What if you could meet all the top MBA admissions representatives at once and in your home city to boot? Imagine sauntering into a single location, cruising through a series of panel discussions and signing up to meet with your top-choice schools – for free. Welcome to the world of MBA tours.
High-achieving students and top business schools worldwide are eager to connect, and increasingly companies are providing the space, resources and knowledge to link the two together. Take, for instance, three of the most popular programs – QS World MBA Tour, Access MBA Tour and The MBA Tour. Although they vary in their portfolio of services, all host a series of large-scale conferences in cities across the globe that allow students to mix and mingle with representatives from choice business schools, such as those at Harvard, Northwestern, MIT and Columbia.
Students sign up for sessions online and, because schools generally foot the bill, the conferences are typically free of charge – a few require nominal fees to weed out non-serious candidates. Each tour operator also offers a slew of auxiliary services, ranging from QS’ personalized MBA ranking tool to The MBA Tour’s one-minute video series with B-school advice. P&Q has pulled together information from three of the top MBA tours to help you select one that might work for you. We’ve also compiled a nifty little calendar to help you keep track of when each tour will visit your region.
QS World MBA Tour
Arguably the largest and oldest of the MBA tour providers, Quacquarelli Symonds (QS) was founded in 1990 by Nunzio Quacquarelli while he was still an MBA student at the University of Pennsylvania’s Wharton School. Initially QS set out to provide guides and advice to connect top schools with suitable candidates. QS’ extensive research into the topic found that face-to-face time was a top priority for both students and B-schools, so the company introduced tours in 1994, Quacquarelli says. “The face-to-face interactions are extremely important in the applicant’s decision-making process,” he adds. “Candidates refer to websites, but they want to go that next step. They want to have that personal contact to make sure they’re making the right choice.”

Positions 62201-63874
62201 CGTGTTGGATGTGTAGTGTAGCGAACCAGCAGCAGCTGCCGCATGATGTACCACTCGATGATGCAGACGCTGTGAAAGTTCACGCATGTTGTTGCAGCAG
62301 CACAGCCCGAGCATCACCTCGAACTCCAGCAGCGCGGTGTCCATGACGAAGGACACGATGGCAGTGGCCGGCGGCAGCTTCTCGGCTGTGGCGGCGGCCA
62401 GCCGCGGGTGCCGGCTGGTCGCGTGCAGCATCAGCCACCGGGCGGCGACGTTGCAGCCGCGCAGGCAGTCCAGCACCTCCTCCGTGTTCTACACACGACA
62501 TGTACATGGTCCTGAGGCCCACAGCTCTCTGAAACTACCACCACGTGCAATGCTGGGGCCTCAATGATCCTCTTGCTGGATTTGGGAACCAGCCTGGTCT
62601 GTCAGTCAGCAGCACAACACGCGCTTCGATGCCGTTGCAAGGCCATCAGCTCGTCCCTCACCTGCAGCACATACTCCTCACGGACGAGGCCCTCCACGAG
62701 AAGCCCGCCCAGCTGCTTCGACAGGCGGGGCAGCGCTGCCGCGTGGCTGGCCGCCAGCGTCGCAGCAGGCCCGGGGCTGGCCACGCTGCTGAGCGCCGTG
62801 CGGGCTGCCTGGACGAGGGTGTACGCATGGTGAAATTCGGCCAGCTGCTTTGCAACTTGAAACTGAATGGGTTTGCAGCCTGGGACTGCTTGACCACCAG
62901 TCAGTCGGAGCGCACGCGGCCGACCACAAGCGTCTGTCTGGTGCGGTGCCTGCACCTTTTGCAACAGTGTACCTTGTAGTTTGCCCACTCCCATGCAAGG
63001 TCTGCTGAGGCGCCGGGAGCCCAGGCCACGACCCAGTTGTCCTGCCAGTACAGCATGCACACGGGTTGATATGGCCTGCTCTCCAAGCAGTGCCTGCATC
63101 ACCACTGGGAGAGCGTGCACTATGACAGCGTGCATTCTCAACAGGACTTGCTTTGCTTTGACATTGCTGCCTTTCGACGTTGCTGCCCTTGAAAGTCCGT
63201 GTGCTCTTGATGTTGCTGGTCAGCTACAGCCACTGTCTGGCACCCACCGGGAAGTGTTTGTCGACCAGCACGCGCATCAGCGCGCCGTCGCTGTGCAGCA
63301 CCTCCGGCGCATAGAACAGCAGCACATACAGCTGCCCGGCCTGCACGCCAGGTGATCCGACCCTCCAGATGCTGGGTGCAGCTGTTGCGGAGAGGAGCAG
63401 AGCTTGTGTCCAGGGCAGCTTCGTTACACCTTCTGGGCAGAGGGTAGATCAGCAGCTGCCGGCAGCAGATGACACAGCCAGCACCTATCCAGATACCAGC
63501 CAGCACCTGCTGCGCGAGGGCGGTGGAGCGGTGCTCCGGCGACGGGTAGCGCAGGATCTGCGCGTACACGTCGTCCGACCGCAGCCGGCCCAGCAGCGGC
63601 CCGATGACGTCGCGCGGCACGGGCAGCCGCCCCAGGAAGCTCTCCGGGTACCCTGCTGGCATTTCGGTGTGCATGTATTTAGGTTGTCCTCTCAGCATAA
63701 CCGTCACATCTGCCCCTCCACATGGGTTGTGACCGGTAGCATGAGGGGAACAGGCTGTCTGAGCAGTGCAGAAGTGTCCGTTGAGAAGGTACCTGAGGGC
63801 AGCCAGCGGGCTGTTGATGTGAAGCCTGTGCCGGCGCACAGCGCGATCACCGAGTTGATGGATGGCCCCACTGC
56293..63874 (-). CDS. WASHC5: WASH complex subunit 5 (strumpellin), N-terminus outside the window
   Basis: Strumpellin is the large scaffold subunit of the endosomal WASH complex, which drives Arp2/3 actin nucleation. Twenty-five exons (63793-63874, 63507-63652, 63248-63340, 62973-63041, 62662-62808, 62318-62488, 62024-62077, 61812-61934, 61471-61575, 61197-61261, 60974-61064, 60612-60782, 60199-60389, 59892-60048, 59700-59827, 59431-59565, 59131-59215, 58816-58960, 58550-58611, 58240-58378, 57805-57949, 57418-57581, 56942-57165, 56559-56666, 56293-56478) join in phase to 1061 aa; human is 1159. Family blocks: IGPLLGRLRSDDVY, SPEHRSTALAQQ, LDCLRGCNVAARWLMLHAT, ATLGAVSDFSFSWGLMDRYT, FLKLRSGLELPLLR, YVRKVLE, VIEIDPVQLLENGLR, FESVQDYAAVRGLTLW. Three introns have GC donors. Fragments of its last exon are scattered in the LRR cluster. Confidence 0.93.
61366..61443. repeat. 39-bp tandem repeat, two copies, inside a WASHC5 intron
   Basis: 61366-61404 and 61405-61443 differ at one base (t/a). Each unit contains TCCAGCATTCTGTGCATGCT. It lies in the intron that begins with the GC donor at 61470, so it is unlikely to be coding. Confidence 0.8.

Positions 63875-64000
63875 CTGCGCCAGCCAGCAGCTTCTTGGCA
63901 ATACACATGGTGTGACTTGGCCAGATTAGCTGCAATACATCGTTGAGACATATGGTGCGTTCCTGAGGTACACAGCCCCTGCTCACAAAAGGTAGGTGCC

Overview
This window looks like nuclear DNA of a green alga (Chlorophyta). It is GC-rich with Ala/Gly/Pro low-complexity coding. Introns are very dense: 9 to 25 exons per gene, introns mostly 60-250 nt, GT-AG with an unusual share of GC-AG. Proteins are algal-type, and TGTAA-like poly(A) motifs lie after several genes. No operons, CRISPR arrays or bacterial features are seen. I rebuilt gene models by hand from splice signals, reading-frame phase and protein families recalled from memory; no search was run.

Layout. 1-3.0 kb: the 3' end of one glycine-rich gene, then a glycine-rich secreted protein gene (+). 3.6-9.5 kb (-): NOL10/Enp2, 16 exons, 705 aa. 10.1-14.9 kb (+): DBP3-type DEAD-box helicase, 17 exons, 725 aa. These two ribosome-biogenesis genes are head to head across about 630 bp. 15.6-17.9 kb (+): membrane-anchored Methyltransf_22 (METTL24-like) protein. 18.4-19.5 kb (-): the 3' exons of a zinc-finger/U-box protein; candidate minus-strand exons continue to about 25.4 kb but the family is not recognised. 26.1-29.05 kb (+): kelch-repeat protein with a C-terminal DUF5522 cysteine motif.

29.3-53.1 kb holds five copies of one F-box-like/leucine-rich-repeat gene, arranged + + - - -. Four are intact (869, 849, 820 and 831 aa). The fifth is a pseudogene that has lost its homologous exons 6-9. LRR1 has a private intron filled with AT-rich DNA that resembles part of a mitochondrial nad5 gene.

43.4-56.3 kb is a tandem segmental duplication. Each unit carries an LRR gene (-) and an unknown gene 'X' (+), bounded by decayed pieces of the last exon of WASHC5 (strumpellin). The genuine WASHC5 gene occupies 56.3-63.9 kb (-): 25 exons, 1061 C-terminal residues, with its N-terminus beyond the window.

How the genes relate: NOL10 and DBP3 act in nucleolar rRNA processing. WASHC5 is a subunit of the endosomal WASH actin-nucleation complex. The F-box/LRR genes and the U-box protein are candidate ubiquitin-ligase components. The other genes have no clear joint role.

QS’ World MBA Tour has grown year over year and now runs 112 events in 82 cities annually. The tour hosts early-stage, information-gathering sessions for students to develop their short list of schools, Quacquarelli says. Students can connect with B-school representatives and alumni at school booths during the fair portion. The conferences also includes GMAT seminars, admissions and expert panels and interactive classes to give students a taste of the B-school atmosphere. Interested female applicants have the option of signing up for Women in Leadership forums, which proceed the fair, where senior MBA alumnae speak about their experiences. QS also runs some 50 Connect 1-2-1 events, where consultants advise candidates on their B-school choices and arrange for personal interviews with top schools. Most recently QS launched registrant wristband technology that provides candidates’ information to the school representatives instantaneously – the bracelets will come to New York in May 2013.
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